Saturday, July 28, 2012

Volleyball Randomness and the Process of Playing

Well, I'm home from the 2011 Mizuno Winterfest Tournament and finally recovered from four straight 19 hour days of coaching and studying volleyball.  Here are some thoughts on the tournament and the game itself gleaned from competing in well more than 3,000 volleyball games over the last 22 years.

Volleyball is a random game.

Officials make bad calls.  Balls pop perfectly out of the net and other times drop straight to the floor.  Attackers hit blockers' hands, fingers, palms, wrists, forearms, elbows and heads and the ricochets sometimes are convenient and sometimes are very inconvenient. Great hitters attack balls one half inch out of bounds and lesser hitters miss-hit balls that fall impossibly to the floor.  Tough serves brush a 3/8" diameter antennae and are ruled out of bounds and weak serves slam the net tape and dribble over for points.  Poorly controlled digs bounce off ceiling lights right to teammates and perfect digs hit low gym ceilings and bounce away.  I've seen an attacker get stuff blocked off his own forehead only to have the ball ricochet back over the net and fall on the floor for a point.  I've even lost a match in overtime beating the block with an attack that bounced off the defender's chest and rebounded back over the net and on to endline.  These things happen in the game of volleyball.  They are weird, unpredictable and random and you know what?  No matter how hard or consistently we practice - they will always happen.  Their will always be randomness in the game.

If you're not convinced, go play (or watch) 100 volleyball games and you'll see.  If you don't have that much time, at least give Leonard Mlodinow's wonderful book, The Drunkard's Walk, a good read.  In it the author (a brilliant physicist and mathematician) describes in a very entertaining way the reality of how randomness affects our daily lives.  It is equally applicable to volleyball.

So volleyball is random.  Great.  Where does that leave us.  Should we stop practicing because no sane person trains to get better at a random game?  I mean can you imagine watching someone practicing to get good at throwing a seven in dice?  Of course not.  But that doesn't mean we hang up our volleyball training sneakers either, for there's a difference between dice and volleyball.  The former is entirely a game of chance requiring no skill whatsoever the latter is an intensely skill-driven game, the results of which are driven by execution with some randomness sprinkled in.  The goal in practicing for volleyball is to develop our skills sufficiently to control what we can control in the game - our execution - and thereby try to limit the effects of that other little thing in the game called randomness.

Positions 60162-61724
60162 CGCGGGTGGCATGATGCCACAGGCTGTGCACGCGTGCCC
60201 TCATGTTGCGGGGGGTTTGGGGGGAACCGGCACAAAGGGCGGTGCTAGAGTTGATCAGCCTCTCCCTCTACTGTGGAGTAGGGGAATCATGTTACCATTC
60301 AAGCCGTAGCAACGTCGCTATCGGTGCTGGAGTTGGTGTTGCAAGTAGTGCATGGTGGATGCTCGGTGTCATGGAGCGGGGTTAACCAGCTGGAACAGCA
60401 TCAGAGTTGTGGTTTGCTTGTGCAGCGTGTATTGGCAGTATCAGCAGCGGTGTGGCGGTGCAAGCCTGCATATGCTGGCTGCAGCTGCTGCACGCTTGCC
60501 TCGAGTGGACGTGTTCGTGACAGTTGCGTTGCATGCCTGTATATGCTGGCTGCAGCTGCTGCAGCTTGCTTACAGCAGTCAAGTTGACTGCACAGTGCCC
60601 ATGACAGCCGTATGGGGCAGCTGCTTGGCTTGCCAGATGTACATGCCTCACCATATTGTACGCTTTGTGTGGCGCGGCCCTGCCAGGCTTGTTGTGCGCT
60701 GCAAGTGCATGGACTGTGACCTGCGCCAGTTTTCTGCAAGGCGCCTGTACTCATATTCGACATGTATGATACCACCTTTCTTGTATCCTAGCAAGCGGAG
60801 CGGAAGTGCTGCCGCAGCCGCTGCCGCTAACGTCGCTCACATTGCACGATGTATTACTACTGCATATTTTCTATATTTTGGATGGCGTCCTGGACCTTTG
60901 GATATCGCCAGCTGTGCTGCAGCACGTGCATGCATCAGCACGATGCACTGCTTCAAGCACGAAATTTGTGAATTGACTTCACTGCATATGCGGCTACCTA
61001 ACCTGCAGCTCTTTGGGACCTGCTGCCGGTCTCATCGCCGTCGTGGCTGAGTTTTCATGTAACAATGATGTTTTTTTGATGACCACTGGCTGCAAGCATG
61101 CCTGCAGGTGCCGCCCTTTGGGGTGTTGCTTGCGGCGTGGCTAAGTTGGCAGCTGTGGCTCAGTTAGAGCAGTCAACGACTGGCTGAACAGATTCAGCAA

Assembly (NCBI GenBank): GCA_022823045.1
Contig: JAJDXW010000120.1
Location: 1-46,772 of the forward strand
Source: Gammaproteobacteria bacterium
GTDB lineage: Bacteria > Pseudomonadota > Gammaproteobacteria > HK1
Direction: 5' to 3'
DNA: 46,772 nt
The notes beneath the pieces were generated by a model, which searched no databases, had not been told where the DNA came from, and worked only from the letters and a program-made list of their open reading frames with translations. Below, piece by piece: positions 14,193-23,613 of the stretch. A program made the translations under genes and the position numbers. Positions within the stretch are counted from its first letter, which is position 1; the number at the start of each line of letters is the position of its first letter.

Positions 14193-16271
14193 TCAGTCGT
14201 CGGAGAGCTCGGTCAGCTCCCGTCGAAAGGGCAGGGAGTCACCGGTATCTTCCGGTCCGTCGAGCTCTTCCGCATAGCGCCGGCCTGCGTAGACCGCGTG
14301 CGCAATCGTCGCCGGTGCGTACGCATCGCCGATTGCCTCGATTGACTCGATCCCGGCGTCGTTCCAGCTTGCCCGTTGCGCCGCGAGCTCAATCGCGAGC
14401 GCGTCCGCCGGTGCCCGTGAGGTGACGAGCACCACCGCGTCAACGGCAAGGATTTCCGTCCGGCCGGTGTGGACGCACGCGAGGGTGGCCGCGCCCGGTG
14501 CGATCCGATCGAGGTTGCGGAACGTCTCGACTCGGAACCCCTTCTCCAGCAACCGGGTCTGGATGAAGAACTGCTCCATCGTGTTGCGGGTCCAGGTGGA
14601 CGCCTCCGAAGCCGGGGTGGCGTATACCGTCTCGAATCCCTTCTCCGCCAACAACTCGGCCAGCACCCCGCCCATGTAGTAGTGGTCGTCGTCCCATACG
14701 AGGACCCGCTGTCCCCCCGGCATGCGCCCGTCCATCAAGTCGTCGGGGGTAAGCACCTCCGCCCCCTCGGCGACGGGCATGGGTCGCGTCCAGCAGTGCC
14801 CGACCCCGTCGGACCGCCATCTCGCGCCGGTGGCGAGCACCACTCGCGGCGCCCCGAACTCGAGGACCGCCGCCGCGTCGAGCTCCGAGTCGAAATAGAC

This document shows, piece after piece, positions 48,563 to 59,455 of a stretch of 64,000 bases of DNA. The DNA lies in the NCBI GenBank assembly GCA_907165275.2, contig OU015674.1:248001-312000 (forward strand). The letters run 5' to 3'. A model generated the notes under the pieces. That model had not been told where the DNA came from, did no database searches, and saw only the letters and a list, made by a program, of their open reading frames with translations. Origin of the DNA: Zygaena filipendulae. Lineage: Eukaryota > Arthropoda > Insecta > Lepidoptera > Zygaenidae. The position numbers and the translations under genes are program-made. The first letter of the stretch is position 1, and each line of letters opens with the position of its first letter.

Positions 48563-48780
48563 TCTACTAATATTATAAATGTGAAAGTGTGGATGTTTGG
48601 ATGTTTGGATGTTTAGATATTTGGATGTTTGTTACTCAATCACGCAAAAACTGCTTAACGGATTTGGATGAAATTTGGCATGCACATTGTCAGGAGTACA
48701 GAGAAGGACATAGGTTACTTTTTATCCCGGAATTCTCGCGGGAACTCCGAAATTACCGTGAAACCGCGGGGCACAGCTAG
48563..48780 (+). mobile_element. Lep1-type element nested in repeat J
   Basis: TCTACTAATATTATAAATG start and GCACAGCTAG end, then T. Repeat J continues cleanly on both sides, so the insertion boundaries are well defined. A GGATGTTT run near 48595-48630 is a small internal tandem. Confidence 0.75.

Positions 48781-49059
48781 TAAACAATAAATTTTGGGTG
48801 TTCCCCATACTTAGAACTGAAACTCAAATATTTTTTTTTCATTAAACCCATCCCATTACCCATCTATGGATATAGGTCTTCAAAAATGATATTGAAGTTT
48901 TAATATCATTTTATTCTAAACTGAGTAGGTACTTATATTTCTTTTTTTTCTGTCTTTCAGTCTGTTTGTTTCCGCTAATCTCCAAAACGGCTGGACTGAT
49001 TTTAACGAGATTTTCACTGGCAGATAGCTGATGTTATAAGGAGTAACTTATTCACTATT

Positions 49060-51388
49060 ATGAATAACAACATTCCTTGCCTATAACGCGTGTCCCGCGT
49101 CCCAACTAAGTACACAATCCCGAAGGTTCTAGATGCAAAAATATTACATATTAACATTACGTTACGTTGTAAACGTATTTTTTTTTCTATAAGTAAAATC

How do we do that you ask?  It's a two-part process.  First, we must practice deliberately to improve our performance.   More on deliberate practice in a future post.

Second, as players and coaches we need to discipline ourselves to focus more on the process of playing than on the result of the game.  When we focus on the process, we learn to judge our performance by the things we can control, i.e., our movement, techniques, communication, readiness, effort, attitude, positioning, judgments and thought processes.  These are the bedrocks for future improvement; they are the how of our play and they cannot be ignored in our (over-) reactions to the (sometimes random) results of the games we play.

Far too often teams win and everything is fine; lose and everything stinks.  The same team that loses back to back five set matches by 2 points and "can't finish" or "seal the deal" is a couple of random lucky plays away from being the team possessed of "mental toughness" with players who "just wanted it more."  Should we really persist in believing that a couple of random points in a five set match should produce such disparate "analyses" or is it that we have failed to see randomness in the game and mistakenly drew conclusions from results rather than process?

The team needs either to improve its mental toughness or not.  A win or a loss produced by two points has absolutely nothing to do with correctly identifying that as an improvement goal.  Think about it, am I really to conclude that a team is mentally tough because a ball ricocheted off the opponent's block and flew right and out of bounds instead of flying left and into the defense (a random example)?  No matter how deliberately we train, random events will always occur in the game - and sometimes will decide the results.  As players, coaches or even parents, our analysis has to be better than this.  Win or lose, a team's performance - its process of playing - should govern our analysis.

I have a habit of note-taking during matches to help me plan upcoming practices.  Seldom if ever does my practice plan depend on the result of the match.  Why?  Because we could play poorly and win and play great and lose.  The process of our play, not the result of the match, dictates the design of our practice.
So if you see me coaching at a tournament and want to talk about my team, ask me how the team is playing; ask how the players are performing; ask if they are competing and working on change; ask me if they're working hard, loving the game and committed to improving.  Ask me any of these questions and we can talk for hours because I love talking volleyball and even more I love talking about the amazing players that I am coaching.

[Originally published January 22, 2011]

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